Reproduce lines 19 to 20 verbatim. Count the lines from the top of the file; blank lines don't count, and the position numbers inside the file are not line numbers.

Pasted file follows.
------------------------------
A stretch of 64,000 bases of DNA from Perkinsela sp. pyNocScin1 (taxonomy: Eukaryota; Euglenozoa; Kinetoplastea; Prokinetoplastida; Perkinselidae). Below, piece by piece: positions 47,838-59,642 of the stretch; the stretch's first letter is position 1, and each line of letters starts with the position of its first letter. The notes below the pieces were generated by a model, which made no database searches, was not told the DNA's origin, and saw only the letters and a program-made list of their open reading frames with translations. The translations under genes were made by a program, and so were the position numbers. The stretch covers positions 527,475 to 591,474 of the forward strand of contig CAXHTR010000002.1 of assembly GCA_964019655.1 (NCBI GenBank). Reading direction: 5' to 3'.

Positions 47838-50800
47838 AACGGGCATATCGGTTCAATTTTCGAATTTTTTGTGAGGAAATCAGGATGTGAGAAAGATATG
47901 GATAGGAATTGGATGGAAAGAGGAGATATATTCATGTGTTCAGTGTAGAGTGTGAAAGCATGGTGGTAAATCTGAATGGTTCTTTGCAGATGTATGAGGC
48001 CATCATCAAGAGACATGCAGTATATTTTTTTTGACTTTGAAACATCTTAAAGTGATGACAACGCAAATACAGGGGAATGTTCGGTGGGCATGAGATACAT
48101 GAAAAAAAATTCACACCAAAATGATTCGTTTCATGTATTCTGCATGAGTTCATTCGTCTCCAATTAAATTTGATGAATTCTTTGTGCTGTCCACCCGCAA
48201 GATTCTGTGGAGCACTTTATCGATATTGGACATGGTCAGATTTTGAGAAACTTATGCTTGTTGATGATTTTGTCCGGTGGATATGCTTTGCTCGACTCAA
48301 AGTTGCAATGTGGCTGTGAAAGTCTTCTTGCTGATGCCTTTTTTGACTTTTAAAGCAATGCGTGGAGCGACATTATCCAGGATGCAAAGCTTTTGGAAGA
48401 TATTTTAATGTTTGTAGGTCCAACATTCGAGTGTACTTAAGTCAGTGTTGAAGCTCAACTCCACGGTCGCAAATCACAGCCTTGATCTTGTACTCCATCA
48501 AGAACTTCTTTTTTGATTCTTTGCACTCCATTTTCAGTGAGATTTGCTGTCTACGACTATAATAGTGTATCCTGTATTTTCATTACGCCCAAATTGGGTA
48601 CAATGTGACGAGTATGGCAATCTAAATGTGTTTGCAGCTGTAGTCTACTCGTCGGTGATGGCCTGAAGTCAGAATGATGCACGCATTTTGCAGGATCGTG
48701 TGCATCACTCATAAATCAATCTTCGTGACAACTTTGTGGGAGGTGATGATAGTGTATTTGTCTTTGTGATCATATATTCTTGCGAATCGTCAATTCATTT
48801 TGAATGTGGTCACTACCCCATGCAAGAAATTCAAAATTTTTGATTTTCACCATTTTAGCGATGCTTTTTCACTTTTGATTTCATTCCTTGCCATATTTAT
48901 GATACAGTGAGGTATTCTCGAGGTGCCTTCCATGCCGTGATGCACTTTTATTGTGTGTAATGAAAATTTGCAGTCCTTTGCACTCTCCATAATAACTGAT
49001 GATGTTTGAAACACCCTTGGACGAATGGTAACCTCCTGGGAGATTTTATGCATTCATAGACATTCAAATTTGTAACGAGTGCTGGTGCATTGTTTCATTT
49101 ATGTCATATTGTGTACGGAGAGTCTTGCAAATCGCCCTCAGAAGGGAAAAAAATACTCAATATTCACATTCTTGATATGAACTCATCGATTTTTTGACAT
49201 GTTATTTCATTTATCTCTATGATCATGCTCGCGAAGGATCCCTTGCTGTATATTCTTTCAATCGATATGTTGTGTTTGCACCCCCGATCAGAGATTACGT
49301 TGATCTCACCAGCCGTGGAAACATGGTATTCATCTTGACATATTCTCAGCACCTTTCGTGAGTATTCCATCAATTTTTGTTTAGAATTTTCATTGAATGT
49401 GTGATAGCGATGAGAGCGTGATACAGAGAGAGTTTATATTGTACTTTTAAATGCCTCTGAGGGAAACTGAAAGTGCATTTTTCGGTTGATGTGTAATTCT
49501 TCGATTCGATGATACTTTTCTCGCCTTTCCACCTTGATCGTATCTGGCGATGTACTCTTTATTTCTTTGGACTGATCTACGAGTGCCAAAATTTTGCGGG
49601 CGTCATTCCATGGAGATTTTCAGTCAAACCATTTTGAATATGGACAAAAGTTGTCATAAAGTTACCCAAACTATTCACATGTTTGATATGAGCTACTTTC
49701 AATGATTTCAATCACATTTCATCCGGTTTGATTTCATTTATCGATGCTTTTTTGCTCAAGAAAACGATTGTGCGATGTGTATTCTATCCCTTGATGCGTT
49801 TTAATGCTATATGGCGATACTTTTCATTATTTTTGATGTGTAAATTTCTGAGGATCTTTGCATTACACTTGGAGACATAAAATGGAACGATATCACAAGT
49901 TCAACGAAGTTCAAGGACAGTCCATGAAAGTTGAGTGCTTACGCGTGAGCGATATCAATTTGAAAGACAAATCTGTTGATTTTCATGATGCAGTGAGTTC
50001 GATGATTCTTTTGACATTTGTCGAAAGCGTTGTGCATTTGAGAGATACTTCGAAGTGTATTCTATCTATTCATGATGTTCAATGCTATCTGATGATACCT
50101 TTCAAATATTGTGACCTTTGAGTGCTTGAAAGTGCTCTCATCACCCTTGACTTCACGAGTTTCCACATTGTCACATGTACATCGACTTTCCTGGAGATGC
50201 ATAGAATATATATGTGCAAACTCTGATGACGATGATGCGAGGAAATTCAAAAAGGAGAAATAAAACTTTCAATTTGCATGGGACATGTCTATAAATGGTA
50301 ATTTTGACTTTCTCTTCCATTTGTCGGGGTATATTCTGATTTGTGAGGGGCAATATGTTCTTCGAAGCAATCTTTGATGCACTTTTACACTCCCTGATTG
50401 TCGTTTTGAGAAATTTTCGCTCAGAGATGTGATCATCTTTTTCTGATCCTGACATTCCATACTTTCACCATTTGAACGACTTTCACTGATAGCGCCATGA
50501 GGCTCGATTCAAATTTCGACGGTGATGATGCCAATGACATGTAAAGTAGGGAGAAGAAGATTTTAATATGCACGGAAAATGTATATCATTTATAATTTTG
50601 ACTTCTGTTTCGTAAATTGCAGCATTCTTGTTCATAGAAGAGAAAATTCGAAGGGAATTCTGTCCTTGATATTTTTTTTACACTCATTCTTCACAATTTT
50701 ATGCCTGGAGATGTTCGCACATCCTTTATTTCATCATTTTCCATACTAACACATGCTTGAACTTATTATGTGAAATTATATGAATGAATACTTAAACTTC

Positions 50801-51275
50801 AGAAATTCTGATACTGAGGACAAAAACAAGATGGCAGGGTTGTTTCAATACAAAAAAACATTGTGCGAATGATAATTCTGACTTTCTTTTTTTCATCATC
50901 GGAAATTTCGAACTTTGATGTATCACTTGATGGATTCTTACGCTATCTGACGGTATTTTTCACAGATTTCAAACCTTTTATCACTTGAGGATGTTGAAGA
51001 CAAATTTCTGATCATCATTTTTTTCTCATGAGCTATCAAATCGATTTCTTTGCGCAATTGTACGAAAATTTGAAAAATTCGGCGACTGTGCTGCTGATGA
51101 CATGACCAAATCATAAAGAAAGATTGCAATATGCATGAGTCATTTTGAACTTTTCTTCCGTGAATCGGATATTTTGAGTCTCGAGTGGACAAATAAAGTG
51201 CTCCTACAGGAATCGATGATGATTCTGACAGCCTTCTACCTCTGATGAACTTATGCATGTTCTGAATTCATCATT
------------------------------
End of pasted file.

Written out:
49401 GTGATAGCGATGAGAGCGTGATACAGAGAGAGTTTATATTGTACTTTTAAATGCCTCTGAGGGAAACTGAAAGTGCATTTTTCGGTTGATGTGTAATTCT
49501 TCGATTCGATGATACTTTTCTCGCCTTTCCACCTTGATCGTATCTGGCGATGTACTCTTTATTTCTTTGGACTGATCTACGAGTGCCAAAATTTTGCGGG